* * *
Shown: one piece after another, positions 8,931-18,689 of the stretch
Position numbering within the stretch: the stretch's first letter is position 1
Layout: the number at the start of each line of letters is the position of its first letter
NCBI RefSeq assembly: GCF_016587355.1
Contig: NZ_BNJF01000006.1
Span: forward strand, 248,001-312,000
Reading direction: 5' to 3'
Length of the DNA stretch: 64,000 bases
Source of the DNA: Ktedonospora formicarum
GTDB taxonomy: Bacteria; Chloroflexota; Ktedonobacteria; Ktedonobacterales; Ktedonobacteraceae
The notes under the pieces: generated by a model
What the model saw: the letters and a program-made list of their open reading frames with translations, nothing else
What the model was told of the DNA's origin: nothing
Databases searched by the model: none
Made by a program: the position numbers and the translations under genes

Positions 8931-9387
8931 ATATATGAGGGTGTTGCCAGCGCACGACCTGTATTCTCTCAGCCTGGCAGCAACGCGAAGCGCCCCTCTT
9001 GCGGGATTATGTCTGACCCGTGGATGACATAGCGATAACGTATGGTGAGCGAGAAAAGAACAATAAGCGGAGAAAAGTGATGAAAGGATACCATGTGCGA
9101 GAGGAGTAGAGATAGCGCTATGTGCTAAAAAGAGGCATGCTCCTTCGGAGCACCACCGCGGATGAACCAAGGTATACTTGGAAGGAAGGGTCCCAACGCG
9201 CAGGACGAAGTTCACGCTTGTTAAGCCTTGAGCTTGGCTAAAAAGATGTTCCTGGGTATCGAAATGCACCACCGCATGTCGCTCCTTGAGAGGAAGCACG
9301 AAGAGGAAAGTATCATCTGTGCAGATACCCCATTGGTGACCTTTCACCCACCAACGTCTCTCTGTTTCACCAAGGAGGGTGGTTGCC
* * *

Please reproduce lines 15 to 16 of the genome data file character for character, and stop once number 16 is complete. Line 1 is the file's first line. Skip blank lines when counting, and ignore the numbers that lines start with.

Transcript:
Made by a program: the position numbers and the translations under genes

Positions 8931-9387